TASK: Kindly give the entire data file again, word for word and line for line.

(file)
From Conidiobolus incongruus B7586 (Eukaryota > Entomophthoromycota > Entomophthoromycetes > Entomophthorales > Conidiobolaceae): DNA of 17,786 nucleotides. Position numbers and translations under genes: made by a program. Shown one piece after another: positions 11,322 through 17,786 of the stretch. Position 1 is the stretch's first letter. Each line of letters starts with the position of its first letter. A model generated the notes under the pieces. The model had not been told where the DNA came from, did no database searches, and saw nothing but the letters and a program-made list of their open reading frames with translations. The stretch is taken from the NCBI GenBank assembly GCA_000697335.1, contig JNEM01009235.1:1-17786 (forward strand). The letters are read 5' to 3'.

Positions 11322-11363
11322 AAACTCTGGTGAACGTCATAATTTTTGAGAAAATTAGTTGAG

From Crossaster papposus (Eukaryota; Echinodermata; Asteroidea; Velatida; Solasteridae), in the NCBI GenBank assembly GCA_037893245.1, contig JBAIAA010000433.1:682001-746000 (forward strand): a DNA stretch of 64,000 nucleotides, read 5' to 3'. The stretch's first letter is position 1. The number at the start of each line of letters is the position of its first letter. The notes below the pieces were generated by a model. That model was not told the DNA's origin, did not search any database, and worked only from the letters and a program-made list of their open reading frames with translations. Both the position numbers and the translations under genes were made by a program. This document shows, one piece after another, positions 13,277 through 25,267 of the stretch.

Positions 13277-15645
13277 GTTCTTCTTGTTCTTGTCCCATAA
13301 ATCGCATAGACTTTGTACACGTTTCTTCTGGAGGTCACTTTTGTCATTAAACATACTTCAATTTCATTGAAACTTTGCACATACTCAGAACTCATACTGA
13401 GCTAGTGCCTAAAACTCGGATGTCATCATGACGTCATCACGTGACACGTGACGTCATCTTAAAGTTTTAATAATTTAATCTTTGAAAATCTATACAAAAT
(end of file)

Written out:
From Conidiobolus incongruus B7586 (Eukaryota > Entomophthoromycota > Entomophthoromycetes > Entomophthorales > Conidiobolaceae): DNA of 17,786 nucleotides. Position numbers and translations under genes: made by a program. Shown one piece after another: positions 11,322 through 17,786 of the stretch. Position 1 is the stretch's first letter. Each line of letters starts with the position of its first letter. A model generated the notes under the pieces. The model had not been told where the DNA came from, did no database searches, and saw nothing but the letters and a program-made list of their open reading frames with translations. The stretch is taken from the NCBI GenBank assembly GCA_000697335.1, contig JNEM01009235.1:1-17786 (forward strand). The letters are read 5' to 3'.

Positions 11322-11363
11322 AAACTCTGGTGAACGTCATAATTTTTGAGAAAATTAGTTGAG

From Crossaster papposus (Eukaryota; Echinodermata; Asteroidea; Velatida; Solasteridae), in the NCBI GenBank assembly GCA_037893245.1, contig JBAIAA010000433.1:682001-746000 (forward strand): a DNA stretch of 64,000 nucleotides, read 5' to 3'. The stretch's first letter is position 1. The number at the start of each line of letters is the position of its first letter. The notes below the pieces were generated by a model. That model was not told the DNA's origin, did not search any database, and worked only from the letters and a program-made list of their open reading frames with translations. Both the position numbers and the translations under genes were made by a program. This document shows, one piece after another, positions 13,277 through 25,267 of the stretch.

Positions 13277-15645
13277 GTTCTTCTTGTTCTTGTCCCATAA
13301 ATCGCATAGACTTTGTACACGTTTCTTCTGGAGGTCACTTTTGTCATTAAACATACTTCAATTTCATTGAAACTTTGCACATACTCAGAACTCATACTGA
13401 GCTAGTGCCTAAAACTCGGATGTCATCATGACGTCATCACGTGACACGTGACGTCATCTTAAAGTTTTAATAATTTAATCTTTGAAAATCTATACAAAAT